She now has as much credibility as Roy Ngerng and Amos Yee as far as I am concerned.
First the row with SPH where SPH has a legitimate reason (but whether the real reason or not will the subject of another post) not to publish her piece as she wanted it published.
Then on Facebook accusing her brother of abusing his power, wanting to set up a dynasty and of being dishonourable that it seems she has now taken down.
She had written
— “HL has no qualms about abusing his power to hv a commemoration just one year after LKY died”
— “if the power that be wants to establish a dynasty, LKY’s daughter will not allow LKY’s name to be sullied by a dishonourable son.”
Wonder what “Pa” would think of her? Ah well, she’s made her bed and must lie in it.
Given that she has taken down her accusations against her brother, that’s no longer something to comment on. So I’ll focus on her row with ST. As I said above, I’ll blog separately on what I think about ST’s actions: it’ll be juz as cynical and nasty. A good description of ST and Dr Lee is Oscar Wilde’s definition of fox-hunting:“The unspeakable in pursuit of the uneatable!”.
Dr Lee responded to ST’s story http://www.straitstimes.com/opinion/why-dr-lees-column-was-not-published that she wanted to include material that was plagiarised: the demand was non-negotiable, and last-minute. ST could not accede to her request without itself getting into trouble for breaches of copyright.
My then SPH editor, Ivan Fernandez’s first response to my draft which included commemoration for Mao and Churchill, “Not using this, Wei Ling. Sticking with the original edited version. Will use your suggestion for the visual (if space permits): shot of the video you mentioned. Bits about Mao and Churchill are going off on a tangent. Distracting and do not contribute enough to the point that you’ve already made. Best to objectively maintain the tightness of argument and not appear to be airing a pet peeve.” There were 5 subsequent emails with regards to this draft, never did Ivan bring up the issue of plagiarism. Given that my article was posted on Facebook on 1st April, and this is 9th April, I wonder whether the powers that be had instructed SPH to criticize me and accuse me of plagiarism. I am a doctor, and writing articles like these do not advance my curriculum vitae which depends on publication on medical issues. So I leave my readers to judge me fairly, whether I intentionally plagiarized or as a filial daughter I wanted to stop any attempts at hagiography at the first anniversary of my father’s death.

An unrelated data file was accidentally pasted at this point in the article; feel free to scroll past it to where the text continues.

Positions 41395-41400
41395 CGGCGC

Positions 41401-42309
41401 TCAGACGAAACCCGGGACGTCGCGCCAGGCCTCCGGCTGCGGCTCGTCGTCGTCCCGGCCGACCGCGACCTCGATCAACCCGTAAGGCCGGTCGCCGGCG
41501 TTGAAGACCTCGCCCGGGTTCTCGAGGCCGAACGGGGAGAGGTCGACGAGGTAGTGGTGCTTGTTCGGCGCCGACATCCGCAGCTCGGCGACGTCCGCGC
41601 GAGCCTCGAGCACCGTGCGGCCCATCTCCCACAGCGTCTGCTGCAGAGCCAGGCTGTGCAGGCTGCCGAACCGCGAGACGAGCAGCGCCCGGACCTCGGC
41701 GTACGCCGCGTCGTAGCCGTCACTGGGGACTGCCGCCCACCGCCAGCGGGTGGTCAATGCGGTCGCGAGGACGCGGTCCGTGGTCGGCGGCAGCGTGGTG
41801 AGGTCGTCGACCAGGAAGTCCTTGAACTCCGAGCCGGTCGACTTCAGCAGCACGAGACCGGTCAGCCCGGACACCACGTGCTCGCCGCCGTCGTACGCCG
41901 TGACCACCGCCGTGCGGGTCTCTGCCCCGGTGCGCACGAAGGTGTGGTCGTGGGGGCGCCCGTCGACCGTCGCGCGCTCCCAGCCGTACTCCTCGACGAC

My observations about Dr Lee based on this row with SPH and that other White Horse, s/o Devan Nair
— Her Facebook ramblings show that she needs a good editor (polite word in my book in her case going by her Facebook ramblings for rewriter” or “ghost writer” to put her tots into intelligible English. I once upon a time rewrote Terry Xu’s pieces for TOC, all the time telling the editor that Terry should stick to taking photos). The above FB post clearly shows she found a good editor. Good for her and her anti-PAP fans, both rational and nutty.
— It’s reasonable to conclude her ST pieces are really the work of ST’s editors, and are not her work. A White Horses’s stream of consciousness is turned into reasoned arguments and readable English. And to think that many yrs ago, I agreed with a Today editor who said her writings followed her dad’s logical, systematical way of looking at things. Seems to be no such thing. Her editors’ were thinking like LKY, not her.